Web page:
The truck was not slowing down and other cars were now moving towards us. My car was parked in the middle of the road. I could not see any sticks or anything to handle the snake with, so I decided to leave it to the fates. Maybe the redneck will see that I was just out looking at the snake and will leave it alone, just for my sake (note: I come from a long line of Arkansas/Texas rednecks myself). I get in my car and quickly start it up. I slowly pull forward, and the truck, which had a long trailer attached to the back pulled to a stop in front of the snake. I watched an elderly man get out of the pickup in my rearview. He glanced at the snake, jumped back into the cab, swerved his wheels into the center of the lane, and squashed the snake.

Yet this old man went out of his way to smash a creature that spends its days protecting the man’s crops, or his neighbors. Out here, I’ve seen people swerve to hit opossums, raccoons, snakes, and any other little non-dog-or-cat species.

I saw it writhing over itself - dying - as the truck righted into the lane.

Why do I taste burning rubber?

The black rat snake is non-venomous. It feeds almost solely, as its name implies, on rodents. The land around where we had been is all farmland, the truck was carrying farm equipment, and the man looked himself to be a local farmer.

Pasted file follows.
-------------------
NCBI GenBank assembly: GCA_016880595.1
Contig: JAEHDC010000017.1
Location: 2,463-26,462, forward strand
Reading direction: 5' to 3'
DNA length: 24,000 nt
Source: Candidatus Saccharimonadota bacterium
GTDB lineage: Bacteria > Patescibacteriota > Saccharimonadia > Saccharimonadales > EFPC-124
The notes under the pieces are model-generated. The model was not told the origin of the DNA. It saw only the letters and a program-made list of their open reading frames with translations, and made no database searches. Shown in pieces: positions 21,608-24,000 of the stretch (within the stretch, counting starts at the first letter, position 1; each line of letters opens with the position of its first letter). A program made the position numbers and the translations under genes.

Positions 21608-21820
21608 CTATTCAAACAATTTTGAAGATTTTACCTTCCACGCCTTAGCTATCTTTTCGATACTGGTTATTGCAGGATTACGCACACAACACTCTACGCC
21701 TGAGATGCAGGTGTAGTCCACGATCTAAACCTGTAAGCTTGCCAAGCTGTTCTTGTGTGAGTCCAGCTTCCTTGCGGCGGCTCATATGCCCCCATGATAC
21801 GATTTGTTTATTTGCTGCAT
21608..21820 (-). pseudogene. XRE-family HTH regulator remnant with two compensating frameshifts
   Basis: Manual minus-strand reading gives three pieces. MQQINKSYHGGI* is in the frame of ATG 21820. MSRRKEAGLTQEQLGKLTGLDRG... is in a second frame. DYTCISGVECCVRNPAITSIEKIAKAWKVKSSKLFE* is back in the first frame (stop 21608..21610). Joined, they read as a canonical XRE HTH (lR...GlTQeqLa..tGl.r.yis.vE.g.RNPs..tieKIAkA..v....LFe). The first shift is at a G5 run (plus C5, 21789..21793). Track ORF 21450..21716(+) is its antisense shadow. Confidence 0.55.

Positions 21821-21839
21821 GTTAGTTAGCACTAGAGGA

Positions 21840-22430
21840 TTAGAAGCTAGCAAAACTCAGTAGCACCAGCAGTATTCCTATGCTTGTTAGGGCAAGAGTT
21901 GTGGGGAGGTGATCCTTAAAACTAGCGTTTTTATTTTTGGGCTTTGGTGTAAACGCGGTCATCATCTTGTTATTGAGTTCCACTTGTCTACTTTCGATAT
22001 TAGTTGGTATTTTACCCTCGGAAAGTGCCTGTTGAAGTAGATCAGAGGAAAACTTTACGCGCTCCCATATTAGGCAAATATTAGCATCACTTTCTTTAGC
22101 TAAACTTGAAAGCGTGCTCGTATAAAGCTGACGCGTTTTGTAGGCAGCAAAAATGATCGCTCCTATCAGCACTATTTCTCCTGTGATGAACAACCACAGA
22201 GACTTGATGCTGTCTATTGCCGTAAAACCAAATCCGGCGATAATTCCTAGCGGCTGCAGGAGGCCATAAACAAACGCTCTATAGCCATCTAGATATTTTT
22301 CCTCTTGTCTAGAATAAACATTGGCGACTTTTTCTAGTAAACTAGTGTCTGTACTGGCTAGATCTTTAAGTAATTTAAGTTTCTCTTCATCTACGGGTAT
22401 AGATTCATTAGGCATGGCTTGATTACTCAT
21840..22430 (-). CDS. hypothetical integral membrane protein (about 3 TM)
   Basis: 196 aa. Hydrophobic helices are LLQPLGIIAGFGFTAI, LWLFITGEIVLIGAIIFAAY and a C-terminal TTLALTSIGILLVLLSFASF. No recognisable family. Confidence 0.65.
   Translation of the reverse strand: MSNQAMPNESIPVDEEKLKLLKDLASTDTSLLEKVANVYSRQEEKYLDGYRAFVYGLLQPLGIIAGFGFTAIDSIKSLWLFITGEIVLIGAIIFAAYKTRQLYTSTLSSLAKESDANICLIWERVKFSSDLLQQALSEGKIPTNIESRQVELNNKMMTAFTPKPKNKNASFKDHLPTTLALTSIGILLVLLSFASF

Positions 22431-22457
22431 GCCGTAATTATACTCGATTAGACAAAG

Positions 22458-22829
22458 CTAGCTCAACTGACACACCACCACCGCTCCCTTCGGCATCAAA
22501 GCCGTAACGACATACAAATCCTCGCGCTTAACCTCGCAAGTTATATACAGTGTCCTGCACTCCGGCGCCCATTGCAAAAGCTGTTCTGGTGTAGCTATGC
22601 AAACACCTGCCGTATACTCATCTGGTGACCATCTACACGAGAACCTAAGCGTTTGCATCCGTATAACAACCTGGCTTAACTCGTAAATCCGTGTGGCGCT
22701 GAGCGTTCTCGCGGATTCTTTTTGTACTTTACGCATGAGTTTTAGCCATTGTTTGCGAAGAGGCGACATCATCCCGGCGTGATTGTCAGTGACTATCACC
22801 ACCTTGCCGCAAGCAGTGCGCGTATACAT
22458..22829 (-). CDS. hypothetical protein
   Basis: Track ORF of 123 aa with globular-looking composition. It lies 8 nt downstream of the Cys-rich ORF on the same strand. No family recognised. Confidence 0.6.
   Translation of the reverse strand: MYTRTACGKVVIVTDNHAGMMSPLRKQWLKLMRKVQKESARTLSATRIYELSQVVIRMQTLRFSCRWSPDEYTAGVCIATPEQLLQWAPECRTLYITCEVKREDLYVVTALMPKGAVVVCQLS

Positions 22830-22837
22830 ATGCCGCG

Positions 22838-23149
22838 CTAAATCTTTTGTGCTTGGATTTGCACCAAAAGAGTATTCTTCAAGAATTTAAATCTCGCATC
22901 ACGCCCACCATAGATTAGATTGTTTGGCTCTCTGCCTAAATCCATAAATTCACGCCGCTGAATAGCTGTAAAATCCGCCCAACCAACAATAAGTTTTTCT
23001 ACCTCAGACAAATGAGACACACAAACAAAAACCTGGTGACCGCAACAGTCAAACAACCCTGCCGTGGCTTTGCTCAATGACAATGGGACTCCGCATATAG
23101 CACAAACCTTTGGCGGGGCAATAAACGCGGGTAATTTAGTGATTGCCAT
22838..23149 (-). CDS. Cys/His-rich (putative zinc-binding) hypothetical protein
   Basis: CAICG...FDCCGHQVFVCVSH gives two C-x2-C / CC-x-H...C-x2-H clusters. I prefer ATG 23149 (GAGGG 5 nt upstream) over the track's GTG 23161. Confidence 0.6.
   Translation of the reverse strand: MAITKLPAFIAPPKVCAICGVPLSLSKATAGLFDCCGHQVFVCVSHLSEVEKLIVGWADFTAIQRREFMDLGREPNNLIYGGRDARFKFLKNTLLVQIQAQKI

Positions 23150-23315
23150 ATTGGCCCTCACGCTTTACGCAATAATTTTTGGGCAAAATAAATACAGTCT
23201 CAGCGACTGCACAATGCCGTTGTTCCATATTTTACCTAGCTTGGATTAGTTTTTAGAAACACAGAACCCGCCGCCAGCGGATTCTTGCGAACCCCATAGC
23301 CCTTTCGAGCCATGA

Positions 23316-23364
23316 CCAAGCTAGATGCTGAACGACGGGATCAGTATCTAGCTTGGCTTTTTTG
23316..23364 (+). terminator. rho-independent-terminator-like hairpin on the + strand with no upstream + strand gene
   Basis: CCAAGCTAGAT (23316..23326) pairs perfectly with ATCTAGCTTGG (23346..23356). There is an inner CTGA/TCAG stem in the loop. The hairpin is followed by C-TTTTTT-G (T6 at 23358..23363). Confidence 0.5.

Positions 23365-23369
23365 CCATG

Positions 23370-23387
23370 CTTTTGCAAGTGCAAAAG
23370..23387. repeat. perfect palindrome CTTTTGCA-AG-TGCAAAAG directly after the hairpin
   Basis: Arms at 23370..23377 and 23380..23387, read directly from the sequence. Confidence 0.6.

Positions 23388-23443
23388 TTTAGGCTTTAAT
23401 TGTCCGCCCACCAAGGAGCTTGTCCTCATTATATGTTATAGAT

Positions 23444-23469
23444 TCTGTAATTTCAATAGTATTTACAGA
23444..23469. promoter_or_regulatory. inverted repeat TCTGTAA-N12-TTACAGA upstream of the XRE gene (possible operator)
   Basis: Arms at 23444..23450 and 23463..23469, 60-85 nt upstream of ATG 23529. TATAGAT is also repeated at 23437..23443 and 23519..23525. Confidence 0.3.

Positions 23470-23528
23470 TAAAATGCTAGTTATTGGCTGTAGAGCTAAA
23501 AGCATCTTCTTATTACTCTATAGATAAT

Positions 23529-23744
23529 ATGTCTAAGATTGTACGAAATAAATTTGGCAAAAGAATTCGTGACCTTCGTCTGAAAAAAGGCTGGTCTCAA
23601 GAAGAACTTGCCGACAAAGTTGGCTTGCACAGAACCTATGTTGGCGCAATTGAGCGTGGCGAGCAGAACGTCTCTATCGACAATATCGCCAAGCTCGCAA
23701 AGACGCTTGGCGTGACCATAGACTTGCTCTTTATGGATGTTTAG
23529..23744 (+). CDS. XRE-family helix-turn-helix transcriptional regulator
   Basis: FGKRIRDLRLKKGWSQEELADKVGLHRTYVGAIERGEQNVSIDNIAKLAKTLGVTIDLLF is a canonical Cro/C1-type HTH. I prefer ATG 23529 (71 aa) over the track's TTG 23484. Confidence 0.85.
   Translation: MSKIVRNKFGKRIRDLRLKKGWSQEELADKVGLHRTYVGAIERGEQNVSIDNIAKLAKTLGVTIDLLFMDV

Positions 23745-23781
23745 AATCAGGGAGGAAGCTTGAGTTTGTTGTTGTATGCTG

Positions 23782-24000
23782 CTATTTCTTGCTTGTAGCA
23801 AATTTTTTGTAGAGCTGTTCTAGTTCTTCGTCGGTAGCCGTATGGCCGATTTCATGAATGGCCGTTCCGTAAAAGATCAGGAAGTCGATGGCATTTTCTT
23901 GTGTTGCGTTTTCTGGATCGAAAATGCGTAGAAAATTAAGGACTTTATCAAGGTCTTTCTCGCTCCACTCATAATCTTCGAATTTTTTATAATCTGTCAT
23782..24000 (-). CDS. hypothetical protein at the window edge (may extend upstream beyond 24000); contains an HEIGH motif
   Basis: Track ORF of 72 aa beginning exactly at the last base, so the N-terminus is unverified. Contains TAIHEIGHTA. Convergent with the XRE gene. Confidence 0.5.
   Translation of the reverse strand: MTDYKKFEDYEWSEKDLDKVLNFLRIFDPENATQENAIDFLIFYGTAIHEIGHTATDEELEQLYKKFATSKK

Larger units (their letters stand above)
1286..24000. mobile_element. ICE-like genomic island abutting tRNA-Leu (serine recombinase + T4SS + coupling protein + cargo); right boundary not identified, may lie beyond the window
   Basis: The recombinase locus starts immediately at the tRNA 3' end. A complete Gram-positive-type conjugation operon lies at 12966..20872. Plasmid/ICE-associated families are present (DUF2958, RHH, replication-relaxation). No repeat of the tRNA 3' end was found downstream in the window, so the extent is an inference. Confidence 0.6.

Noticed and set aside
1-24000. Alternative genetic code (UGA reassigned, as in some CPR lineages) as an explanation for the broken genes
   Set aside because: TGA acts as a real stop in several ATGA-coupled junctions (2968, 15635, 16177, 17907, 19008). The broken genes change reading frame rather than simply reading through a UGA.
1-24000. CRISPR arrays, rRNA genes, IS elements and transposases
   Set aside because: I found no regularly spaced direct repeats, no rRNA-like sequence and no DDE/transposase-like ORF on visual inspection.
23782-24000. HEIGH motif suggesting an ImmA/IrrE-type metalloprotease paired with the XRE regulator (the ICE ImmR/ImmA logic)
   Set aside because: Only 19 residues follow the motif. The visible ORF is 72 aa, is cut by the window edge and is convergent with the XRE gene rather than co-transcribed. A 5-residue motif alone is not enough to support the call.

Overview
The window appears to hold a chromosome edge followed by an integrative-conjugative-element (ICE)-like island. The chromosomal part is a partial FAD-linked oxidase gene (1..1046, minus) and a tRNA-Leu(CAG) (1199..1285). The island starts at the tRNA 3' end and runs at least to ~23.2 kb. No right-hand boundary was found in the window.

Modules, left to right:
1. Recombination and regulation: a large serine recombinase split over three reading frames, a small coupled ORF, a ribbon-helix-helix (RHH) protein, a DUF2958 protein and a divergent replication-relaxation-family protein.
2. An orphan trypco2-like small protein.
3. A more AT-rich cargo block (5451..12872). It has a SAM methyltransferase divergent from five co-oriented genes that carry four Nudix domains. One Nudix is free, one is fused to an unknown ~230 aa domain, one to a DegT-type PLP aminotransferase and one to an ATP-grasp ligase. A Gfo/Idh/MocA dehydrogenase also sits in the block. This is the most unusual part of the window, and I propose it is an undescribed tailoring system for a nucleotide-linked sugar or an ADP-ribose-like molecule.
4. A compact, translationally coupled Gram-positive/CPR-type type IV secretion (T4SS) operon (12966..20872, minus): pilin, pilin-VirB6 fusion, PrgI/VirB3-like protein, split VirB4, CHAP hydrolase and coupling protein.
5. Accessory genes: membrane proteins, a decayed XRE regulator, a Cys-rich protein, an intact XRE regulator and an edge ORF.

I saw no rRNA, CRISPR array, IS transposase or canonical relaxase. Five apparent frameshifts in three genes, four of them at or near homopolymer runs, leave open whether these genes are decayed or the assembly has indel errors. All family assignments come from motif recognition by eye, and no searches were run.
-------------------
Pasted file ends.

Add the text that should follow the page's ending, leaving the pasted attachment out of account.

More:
It makes me sick. I simply cannot understand the mind that would derive pleasure from brutally snuffing out our animal neighbors, particularly considering that these are people that have been raised in their presence. I’m not a hippie PETA activist. And I’m not a vegetarian. In fact, I do experiments on animals for brain research. But the pointless, barbaric smashing of animals with a car for pure fun simply reinforces my own views about large swaths of the human population – namely that in many people, pure barbarism lingers within their psyches, reinforced by superstition, fears of things they don’t understand, and utter unadulterated ignorance.

24Jul/08Off

A bit o’ fiction

The first time I died, I was sitting in a black robe on a brown aluminum chair, waiting for my row to be ushered to the stage. I felt my heart beating faster as the line of whispering graduates in front of me rose amidst the rustle of gowns. They made their way across the football field and I watched as the usher held a hand out to the boy at the end of my row. We were next. My face felt flushed and hot. My chest tightened. The lights seemed to dim before me, though the sun was beating down hot and bright. I felt my gown sticking to the back of my sweaty arms and I glanced toward the bleachers. I couldn’t see dad anywhere among the thousand or so proud faces. Not that I was surprised. He had probably passed out hours ago. I shook my head in an attempt to shake the feeling of vertigo growing in my ears and brain. The chair in front of me lurched toward my face, bringing a plane of green grass along with it. I felt a tugging on my robe, but the force was insubstantial - ethereal - like the distant ringing of an alarm clock. An iris of darkness closed around me as a blurry pain blossomed across my forehead. Even now, I can still remember that last thought – my parting words to my first life: “Oh shit!”